On September 27th 2016, Governor Gina Raimondo announced a statewide Open Textbook Initiative during a press conference at Rhode Island College (RIC).
The initiative challenged Rhode Island’s higher education institutions to reduce college costs by saving students $5 million over five years using open licensed textbooks. Seven higher education institutions have pledged to support the Governor’s challenge by working with faculty to identify open licensed textbooks that would fit their classes.
A new research report on faculty awareness, use and attitudes toward open textbooks is now available. Opening the Textbook: Educational Resources in Higher Education, 2015-2016.
Among other findings:
Most higher education faculty are unaware of open educational resources (OER) – but they are interested and some are willing to give it a try. Survey results, using
responses of over 3,000 U.S. faculty, show that OER is not a driving force in the selection of materials – with the most significant barrier being the effort required to find and evaluate such materials. Use of open resources is low overall, but somewhat higher for large enrollment introductory-level courses. …
The most common factor cited by faculty when selecting educational resources was the cost to the students. After cost, the next most common was the comprehensiveness of the resource, followed by how easy it was to find.
There is a serious disconnect between how many faculty include a factor in selecting educational resources and how satisfied they are with the state of that factor. For example, faculty are least satisfied with the cost of textbooks, yet that is the most commonly listed factor for resource selections.
There is a growing awareness in the U.S. that the high cost of textbooks is a problem for many higher education students. This problem is manifest at BC also where costly course materials may be affecting many students’ academic performance. To read more about this issue and what BC is doing in addessing it see the Libraries’ affordable course materials guide.
Costly textbooks and other educational materials is a problem not only for students in higher education. K-12 pupils also encounter this difficulty. To help combat the problem the U.S. Department of Education launched a new campaign, #GoOpen, on 29th October. #GoOpen is “a campaign to encourage states, school districts and educators to use openly licensed educational materials. As part of the campaign, the Department is proposing a new regulation that would require all copyrightable intellectual property created with Department grant funds to have an open license.” In launching the campaign U.S. Education Secretary Arne Duncan said:
“In order to ensure that all students – no matter their zip code – have access to high-quality learning resources, we are encouraging districts and states to move away from traditional textbooks and toward freely accessible, openly-licensed materials . . . . Districts across the country are transforming learning by using materials that can be constantly updated and adjusted to meet students’ needs.”
Read the U.S. Department of Education’s press release here.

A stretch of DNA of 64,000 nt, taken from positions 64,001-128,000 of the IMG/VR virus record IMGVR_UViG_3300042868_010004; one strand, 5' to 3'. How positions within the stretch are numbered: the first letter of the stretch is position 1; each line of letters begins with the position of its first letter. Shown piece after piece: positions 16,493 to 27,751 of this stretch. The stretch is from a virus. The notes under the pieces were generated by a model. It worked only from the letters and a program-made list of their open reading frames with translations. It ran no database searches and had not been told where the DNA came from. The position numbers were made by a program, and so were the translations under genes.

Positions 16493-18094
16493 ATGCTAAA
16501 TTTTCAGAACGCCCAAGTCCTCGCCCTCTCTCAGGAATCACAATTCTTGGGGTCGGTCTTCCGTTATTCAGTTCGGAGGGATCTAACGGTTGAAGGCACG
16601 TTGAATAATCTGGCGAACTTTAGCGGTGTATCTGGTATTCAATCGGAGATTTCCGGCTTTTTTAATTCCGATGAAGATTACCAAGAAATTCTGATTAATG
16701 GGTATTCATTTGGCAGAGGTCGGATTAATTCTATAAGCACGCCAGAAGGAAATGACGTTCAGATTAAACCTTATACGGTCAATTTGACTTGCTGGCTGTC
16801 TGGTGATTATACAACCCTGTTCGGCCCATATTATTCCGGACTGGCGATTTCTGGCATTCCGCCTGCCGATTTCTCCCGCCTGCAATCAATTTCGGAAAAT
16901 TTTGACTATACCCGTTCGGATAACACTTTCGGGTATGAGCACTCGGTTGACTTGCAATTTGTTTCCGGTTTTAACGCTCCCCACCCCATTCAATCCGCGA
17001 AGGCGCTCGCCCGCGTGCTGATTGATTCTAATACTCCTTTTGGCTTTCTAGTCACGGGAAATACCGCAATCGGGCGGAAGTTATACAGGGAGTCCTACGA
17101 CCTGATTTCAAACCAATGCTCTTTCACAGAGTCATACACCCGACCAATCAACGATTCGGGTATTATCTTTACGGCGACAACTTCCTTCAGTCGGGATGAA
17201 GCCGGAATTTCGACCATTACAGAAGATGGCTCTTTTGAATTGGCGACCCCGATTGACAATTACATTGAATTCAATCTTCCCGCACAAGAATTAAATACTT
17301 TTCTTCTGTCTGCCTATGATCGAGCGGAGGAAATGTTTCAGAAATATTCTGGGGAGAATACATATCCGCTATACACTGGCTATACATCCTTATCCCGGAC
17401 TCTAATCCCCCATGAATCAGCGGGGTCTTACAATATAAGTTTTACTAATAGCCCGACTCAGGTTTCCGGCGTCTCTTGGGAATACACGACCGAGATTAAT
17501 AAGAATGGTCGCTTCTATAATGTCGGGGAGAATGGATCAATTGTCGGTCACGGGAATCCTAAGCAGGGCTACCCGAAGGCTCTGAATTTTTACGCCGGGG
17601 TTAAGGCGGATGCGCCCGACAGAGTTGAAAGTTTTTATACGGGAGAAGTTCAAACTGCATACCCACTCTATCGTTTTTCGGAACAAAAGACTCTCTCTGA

The Campus Computing Project, in collaboration with Inside Higher Education, publishes an annual national survey of senior university administrators regarding their views on critical planning and policy issues that affect American colleges and universities. Among the several topics addressed in the 2015 survey (published today) is the issue of open educational resources (OER). The survey reveals that over four-fifths of the survey participants (representing 417 two- and four-year public and private colleges and universities) agree that affordable educational textbooks and other OER content “’will be an important source for instructional resources in five years’” and will provide “a viable, very low cost alternative to expensive textbooks.” However, Kenneth C. Green, founding director of the Campus Computing Survey, while viewing OER materials as a viable substitute for these costly textbooks is concerned “about the absence of infrastructure to support OER – the editors, fact-checkers, instructional designers and others who add value, as well as costs, to the development of commercial textbooks and course materials.” Download the Executive Summary & Graphics.
This announcement was posted yesterday by Nicole Allen of SPARC:
Today the U.S. Department of Education (ED) announced the hiring of the first ever open education adviser to lead a national effort to expand Open Educational Resources (OER) in K-12 schools. This announcement marks a critical step for ED and the Obama Administration toward leveraging OER as a solution at a time when improving educational access, opportunity and affordability is at the forefront of the nation’s mind.
This exciting announcement is part of the growing momentum within the Obama Administration to support OER and public access to publicly funded resources. Last month SPARC and 100 other organizations signed a letter calling on the White House to ensure that educational materials created with federal funds are released to the public as OER.
Earlier this month Oxford’s Bodleian Library launched its new Digital.Bodleian website. This site includes over 100,000 images and covers a wonderfully diverse group of topics, e.g. medieval maps; botanical watercolors; 18th and 19th century children’s board games; Victorian playbills, handbills, postcards and posters; Greek and Hebrew manuscripts; Conservative Party election posters; paintings from 19th-century Calcutta; and much more.
There are few restrictions on the use of the digital images, once the use is non-commercial. From the press release: